“It’s this group of really young people doing some pretty heavy stuff. What we do is pretty serious – if things are not registered correctly, people don’t get their results, or tests don’t happen. It’s a big deal,” Wolkiewicz said. “But they do it well!”
Wolkiewicz also had teammates whose sisters had lab jobs that had to get cancelled because of COVID-19. Not only has this been a cool experience and opportunity for Wolkiewicz, but she’s been able to help others continue their education and experiences to help them with life after school.
“It’s been a really cool job,” Wolkiewicz said. “I’m not a lab person – I’m not a science person; I’m a political science person, so very different – however, I think science is very interesting and I love it. . . . It’s a very hands-on job as well.”
Wolkiewicz has gotten to help with registering lab samples and answering phone calls as an aid to client services.
“The people skills that I’ve learned in three weeks are more than I learned in the rest of my life – how to engage with people, how to communicate effectively but succinctly,” she said, “and also how to rally a team.”
Williams, Wolkiewicz added, is the best team leader she has maybe ever seen.
“She just blows my mind every day,” Wolkiewicz said of Williams. “She is invaluable to everybody that works there. We all love her. Don’t know what we’d do without her."
Getting to learn from Williams has been an incredible experience for Wolkiewicz.
“She’s really intelligent with how she communicates to people," Wolkiewicz said. "I think the first thing she taught me was: ‘If you’re asking somebody to do something, you need to also explain what you’re going to do to help out as well.’ That’s brilliant. Of course I want to let somebody else feel valued, because they are a valued member of the team. She’s really made that first and foremost in everything she does.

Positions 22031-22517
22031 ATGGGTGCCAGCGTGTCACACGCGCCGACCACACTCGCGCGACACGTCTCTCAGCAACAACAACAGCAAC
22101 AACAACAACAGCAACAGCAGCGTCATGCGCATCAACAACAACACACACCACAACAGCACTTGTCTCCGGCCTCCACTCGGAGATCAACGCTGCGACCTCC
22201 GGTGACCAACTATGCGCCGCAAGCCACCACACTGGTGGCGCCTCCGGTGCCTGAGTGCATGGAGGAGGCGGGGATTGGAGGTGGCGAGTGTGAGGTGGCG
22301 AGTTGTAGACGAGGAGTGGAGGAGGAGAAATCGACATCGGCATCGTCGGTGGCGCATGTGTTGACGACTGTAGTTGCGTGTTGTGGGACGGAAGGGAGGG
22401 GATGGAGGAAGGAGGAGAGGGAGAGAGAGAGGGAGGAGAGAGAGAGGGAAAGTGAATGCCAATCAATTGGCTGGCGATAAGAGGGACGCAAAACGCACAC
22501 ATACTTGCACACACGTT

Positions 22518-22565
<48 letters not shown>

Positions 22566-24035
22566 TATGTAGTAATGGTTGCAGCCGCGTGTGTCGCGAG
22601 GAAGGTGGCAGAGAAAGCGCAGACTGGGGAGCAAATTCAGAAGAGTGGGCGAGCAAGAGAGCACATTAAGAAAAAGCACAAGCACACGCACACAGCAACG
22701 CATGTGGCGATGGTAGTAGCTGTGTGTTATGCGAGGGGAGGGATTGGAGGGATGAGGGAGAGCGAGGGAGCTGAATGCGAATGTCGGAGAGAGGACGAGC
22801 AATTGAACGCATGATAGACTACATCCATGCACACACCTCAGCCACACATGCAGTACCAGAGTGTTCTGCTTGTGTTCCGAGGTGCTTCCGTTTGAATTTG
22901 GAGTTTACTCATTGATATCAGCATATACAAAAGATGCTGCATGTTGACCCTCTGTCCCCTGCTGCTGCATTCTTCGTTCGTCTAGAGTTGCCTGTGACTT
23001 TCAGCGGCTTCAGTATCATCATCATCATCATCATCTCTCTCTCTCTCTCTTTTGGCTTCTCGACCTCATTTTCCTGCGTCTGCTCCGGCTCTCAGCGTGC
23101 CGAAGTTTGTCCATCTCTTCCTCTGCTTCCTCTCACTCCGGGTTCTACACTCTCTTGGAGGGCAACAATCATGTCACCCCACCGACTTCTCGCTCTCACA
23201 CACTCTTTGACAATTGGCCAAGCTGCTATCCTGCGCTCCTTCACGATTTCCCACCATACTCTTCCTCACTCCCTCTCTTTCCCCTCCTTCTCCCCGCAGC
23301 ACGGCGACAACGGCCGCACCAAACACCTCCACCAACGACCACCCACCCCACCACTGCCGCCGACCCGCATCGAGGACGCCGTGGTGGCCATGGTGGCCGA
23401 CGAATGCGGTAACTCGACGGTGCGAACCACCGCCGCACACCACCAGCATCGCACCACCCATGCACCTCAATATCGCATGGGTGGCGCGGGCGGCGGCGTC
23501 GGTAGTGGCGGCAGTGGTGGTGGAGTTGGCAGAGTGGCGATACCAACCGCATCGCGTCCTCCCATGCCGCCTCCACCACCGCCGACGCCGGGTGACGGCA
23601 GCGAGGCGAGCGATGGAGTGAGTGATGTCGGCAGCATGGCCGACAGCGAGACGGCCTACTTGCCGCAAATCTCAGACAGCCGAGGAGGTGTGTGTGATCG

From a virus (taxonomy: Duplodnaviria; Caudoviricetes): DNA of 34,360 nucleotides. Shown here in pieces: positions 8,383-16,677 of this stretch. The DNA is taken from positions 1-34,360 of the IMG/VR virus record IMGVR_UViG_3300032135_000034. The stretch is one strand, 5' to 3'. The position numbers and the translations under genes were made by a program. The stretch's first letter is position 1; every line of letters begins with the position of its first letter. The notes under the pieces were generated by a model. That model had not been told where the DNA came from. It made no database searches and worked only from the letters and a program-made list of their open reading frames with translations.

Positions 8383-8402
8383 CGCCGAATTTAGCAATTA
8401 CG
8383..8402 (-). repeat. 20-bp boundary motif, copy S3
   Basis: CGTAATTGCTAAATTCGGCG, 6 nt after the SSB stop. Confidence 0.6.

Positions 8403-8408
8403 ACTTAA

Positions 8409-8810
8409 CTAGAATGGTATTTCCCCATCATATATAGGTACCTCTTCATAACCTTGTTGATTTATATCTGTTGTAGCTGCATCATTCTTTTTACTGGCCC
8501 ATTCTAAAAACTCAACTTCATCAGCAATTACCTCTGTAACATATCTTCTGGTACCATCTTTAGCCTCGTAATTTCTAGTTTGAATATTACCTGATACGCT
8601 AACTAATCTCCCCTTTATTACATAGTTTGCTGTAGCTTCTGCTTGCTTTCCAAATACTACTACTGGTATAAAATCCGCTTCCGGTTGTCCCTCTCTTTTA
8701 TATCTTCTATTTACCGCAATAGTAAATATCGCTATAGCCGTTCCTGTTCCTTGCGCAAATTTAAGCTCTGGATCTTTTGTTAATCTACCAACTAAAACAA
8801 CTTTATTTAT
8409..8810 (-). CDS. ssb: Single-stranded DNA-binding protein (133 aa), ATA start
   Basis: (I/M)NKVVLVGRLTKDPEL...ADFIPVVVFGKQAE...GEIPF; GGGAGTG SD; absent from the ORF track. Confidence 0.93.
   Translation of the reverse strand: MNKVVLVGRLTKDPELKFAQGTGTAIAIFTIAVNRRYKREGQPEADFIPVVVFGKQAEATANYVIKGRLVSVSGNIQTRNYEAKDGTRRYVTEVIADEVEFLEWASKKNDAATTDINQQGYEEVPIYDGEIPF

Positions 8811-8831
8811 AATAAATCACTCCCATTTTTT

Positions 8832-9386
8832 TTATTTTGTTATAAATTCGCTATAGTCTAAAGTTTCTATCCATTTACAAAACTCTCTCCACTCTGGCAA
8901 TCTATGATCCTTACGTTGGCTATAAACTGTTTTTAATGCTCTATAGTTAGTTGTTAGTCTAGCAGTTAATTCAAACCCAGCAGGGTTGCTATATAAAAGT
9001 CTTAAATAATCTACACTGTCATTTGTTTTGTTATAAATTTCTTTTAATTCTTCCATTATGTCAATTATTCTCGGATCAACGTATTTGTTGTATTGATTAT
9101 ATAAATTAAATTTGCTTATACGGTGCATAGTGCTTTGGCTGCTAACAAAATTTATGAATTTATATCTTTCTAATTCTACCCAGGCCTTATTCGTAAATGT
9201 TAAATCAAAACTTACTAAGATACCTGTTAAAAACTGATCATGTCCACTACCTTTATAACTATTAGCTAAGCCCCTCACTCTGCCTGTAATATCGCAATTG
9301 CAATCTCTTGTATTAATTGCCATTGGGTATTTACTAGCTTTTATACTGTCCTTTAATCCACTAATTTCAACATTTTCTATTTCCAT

“She also taught me that sometimes it’s okay to not get everything done,” Wolkiewicz said. “Some days are overwhelming and you have to prioritize. … Maybe there’s just not time for this today, and that’s okay, and we can handle it tomorrow. That’s been a really peaceful lesson to learn from her.”
For Wolkiewicz, this spring has featured a big balance between grieving the loss of athletics and the experiences of her senior year, and gaining “this awesome experience of working in a lab” as well as more time to do some things that she wouldn’t normally have time to do.
The lessons she’s learned from Williams are ones she expects to remember and hold onto for the rest of her life. And following a daily routine during a crisis, as she is doing now, is something that Wolkiewicz expects to encounter a lot more throughout the rest of her life. Wolkiewicz wants to be a Foreign Service Officer, and she specifically wants to go into the part where she would help developing nations develop given what the United States has to offer.
“It’s awesome to be able to have an impact on people’s lives, so it’s kind of confirming for me that I do want to help people solve pretty overwhelming problems,” she said.
Through helping client services at the lab, she’s heard from patients who are “just absolutely terrified.”
“They have no idea whether or not they have the coronavirus. They have no idea whether or not they’ve gotten their family sick, and if they do have it, they have no idea where it came from, and that’s scary, too,” Wolkiewicz said. “I think it’s really important for everybody during this time to remember: People have their boundaries, almost everybody gets a boundary annihilated in some way by this disease, and compassion I think and mindfulness are two of the keys … If we just remember to take care of each other and respect each other, but also be mindful that, though it’s a very serious disease – and it is technically a global crisis – time keeps moving, and with time comes new opportunities, and I just kind of remind myself of that every day, because some days it’s scary.”